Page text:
Czech Republic

Where Is The Czech Republic and What Is The Weather Like?

The Czech Republic comprises the historical provinces of Bohemia and Moravia and is bordered by Germany, Poland, Slovakia, and Austria. Bohemia is a plateau surrounded by mountains, while Bohemia consists of lowlands and hills. The capital of the Czech Republic is Prague, ensconced on the Vltava River and housing romantic bridges and spires.

The climate in the Czech Republic is mild in general, yet differs significantly from region to regions, depending on the height above sea level. Generally, it can be said that higher the area, the more rainfall and the lower the temperature. The winter season in the Czech Republic is cold; in November, temperatures can drop to between -5ºC and -10ºC. Summer, however, is lovely, with temperatures of between 20ºC-27ºC. There are a few sizzling hot days during the year, where temperatures can soar to 35ºC.

The Czech Republic is known for its fairytale-like castles, rich history and interesting traditions. Its most visited attraction would have to be Prague Castle, with its vertiginous spires and towers; according to the Guinness Book of World Records, it is the most sizeable ancient castle in the world, covering a larger area than seven football fields. Prague’s old square is a bustling nucleus of activity, featuring everything from fashion shows to holiday markets, live music and more. Prague is a beer lover’s paradise: if you’re visiting, make sure to enjoy a Czech beer tasting event, or visit the Letná Beer Garden, known as Prague’s best. The Sedlec Ossuary, meanwhile is an incredibly unique ‘bone church’, decorated with the bones kept in the crypt of an old monastery. The Czech Republic is also known for its delicious food – including meat and dumplings, onion soup and nakládaný hermelín (a special cheese which is deliciously creamy).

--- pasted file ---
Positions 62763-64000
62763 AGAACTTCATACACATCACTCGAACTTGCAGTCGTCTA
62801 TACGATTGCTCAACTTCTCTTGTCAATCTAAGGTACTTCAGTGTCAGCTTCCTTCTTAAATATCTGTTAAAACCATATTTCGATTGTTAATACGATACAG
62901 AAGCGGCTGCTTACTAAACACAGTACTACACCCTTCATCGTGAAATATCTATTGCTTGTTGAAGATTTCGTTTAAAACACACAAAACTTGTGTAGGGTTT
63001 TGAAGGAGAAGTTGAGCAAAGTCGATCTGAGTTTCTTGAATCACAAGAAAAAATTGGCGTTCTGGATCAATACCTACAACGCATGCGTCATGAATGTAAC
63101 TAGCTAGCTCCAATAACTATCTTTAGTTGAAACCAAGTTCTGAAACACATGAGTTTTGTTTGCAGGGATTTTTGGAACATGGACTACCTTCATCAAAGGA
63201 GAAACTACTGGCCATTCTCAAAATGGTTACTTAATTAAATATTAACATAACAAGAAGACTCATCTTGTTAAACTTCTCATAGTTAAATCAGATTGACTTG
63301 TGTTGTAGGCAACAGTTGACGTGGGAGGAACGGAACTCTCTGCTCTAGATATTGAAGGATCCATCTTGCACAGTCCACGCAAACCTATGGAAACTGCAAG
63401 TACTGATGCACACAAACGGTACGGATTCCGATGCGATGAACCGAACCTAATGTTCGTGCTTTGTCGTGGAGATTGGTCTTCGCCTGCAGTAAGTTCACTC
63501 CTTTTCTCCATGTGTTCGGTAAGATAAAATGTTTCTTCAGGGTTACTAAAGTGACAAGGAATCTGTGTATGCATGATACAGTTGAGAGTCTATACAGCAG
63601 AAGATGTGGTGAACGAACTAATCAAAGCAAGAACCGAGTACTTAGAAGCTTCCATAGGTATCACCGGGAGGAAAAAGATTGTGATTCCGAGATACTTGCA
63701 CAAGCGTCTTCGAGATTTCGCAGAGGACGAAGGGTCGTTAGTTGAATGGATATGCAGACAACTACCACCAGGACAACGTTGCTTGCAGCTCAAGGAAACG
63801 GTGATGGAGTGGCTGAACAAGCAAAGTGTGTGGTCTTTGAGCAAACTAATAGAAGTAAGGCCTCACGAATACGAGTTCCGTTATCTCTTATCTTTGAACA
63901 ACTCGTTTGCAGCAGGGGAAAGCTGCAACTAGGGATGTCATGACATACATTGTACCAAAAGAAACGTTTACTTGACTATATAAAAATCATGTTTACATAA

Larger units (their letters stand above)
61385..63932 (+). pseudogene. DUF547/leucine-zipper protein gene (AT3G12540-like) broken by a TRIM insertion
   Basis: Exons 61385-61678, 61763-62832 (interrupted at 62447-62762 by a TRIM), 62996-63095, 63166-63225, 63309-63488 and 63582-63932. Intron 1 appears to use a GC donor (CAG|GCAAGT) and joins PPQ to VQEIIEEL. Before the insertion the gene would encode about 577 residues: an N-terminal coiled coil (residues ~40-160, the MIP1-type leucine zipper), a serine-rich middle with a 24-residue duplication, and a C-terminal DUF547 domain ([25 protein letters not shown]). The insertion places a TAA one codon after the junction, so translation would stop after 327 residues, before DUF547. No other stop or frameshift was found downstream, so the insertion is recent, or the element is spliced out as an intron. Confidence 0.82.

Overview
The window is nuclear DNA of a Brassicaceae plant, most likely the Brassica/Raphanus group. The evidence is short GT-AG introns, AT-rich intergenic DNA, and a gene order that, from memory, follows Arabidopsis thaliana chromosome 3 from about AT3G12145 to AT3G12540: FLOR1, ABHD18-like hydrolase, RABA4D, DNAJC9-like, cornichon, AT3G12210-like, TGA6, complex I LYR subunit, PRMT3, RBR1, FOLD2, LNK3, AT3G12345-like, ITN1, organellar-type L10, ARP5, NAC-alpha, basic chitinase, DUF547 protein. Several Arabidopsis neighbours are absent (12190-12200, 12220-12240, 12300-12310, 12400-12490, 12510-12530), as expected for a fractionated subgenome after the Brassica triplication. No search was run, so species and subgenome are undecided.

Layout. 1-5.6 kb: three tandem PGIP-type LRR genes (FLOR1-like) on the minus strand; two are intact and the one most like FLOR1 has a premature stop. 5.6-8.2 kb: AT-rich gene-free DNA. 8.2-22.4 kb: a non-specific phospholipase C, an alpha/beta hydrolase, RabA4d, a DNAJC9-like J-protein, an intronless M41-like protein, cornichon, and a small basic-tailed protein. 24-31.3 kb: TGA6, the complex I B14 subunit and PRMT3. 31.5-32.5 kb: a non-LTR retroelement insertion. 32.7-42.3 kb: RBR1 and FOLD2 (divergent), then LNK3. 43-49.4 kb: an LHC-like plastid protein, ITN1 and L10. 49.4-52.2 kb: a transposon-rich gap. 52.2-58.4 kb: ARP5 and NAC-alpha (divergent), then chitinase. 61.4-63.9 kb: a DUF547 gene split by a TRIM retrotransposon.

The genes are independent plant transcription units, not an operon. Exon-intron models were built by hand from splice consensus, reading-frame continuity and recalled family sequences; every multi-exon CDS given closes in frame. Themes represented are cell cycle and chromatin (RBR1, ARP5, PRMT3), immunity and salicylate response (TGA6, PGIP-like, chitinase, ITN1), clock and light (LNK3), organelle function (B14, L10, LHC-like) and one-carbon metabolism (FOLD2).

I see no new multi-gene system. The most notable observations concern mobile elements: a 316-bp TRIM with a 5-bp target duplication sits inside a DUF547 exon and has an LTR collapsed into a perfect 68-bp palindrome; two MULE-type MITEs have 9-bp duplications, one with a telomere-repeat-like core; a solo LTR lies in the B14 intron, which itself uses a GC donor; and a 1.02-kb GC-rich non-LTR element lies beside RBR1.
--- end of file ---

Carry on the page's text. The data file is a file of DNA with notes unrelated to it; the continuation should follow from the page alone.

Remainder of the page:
A Brief History of The Czech Republic

The indigenous peoples of the Czech Republic were Slavic tribes from the East, West and South. The Slavs began arriving to present-day Moravia and Slovakia in the 5th and 6thcenturies. The Czech state grew in strength during the Premyslid dynasty, which lasted from the 9th to the early 14th centuries. Bohemia, meanwhile, reached its pinnacle of power from the mid-to-late 14th century. In 1526, the Habsburg dynasty succeeded to the Bohemian throne, and a strong empire was formed comprising various nations. In 1918, an independent state of Czechs and Slovaks was formed. In 1945, the state was occupied by the Germans and in 1948 the Communist takeover took place. In 1989, the Communist fell. In 1993, the Czech Republic was founded, following the dissolution of Czechoslovakia.

Czech Republic: Native Flora and Fauna (Wildlife)

The Czech forests are rich with plant and animal life. Typical plants include pines, blueberry trees, and woodruff. The Czech Republic’s symbolic tree is the linden, the largest in this country. Forests house a blend of spruce, oaks and firs. Some of the Czech Republic’s most beautiful animals include pheasants, ducks and geese. Stately eagles and lively herons can also be found. Typical land animals include the red deer, roe deer and sika deer, as well as the brown bear, wolf, hare and wild boar.

Moving to the UK from Czech Republic to live, work or study

If you currently live in Czech Republic and would like to move to the UK to live, work or study, then you can learn lots more about Immigration on our website.

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